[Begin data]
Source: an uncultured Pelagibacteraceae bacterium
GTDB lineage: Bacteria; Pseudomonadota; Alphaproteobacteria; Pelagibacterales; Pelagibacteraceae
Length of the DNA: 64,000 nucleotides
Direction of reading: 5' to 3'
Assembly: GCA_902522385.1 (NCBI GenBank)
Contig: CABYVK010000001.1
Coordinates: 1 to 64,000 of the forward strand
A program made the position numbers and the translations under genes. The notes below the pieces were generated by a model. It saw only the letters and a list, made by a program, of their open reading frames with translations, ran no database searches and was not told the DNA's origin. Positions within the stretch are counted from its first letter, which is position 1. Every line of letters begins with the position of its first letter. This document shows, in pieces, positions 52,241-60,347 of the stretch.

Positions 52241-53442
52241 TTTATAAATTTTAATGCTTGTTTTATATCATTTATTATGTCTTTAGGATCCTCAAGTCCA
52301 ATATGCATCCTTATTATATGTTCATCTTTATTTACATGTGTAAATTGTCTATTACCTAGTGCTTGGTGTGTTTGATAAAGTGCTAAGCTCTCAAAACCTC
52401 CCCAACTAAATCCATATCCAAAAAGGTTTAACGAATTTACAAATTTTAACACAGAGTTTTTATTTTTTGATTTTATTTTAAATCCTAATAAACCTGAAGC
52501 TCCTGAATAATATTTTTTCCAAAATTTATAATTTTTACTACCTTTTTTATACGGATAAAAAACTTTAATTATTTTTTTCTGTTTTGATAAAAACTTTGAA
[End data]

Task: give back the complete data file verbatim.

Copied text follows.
Source: an uncultured Pelagibacteraceae bacterium
GTDB lineage: Bacteria; Pseudomonadota; Alphaproteobacteria; Pelagibacterales; Pelagibacteraceae
Length of the DNA: 64,000 nucleotides
Direction of reading: 5' to 3'
Assembly: GCA_902522385.1 (NCBI GenBank)
Contig: CABYVK010000001.1
Coordinates: 1 to 64,000 of the forward strand
A program made the position numbers and the translations under genes. The notes below the pieces were generated by a model. It saw only the letters and a list, made by a program, of their open reading frames with translations, ran no database searches and was not told the DNA's origin. Positions within the stretch are counted from its first letter, which is position 1. Every line of letters begins with the position of its first letter. This document shows, in pieces, positions 52,241-60,347 of the stretch.

Positions 52241-53442
52241 TTTATAAATTTTAATGCTTGTTTTATATCATTTATTATGTCTTTAGGATCCTCAAGTCCA
52301 ATATGCATCCTTATTATATGTTCATCTTTATTTACATGTGTAAATTGTCTATTACCTAGTGCTTGGTGTGTTTGATAAAGTGCTAAGCTCTCAAAACCTC
52401 CCCAACTAAATCCATATCCAAAAAGGTTTAACGAATTTACAAATTTTAACACAGAGTTTTTATTTTTTGATTTTATTTTAAATCCTAATAAACCTGAAGC
52501 TCCTGAATAATATTTTTTCCAAAATTTATAATTTTTACTACCTTTTTTATACGGATAAAAAACTTTAATTATTTTTTTCTGTTTTGATAAAAACTTTGAA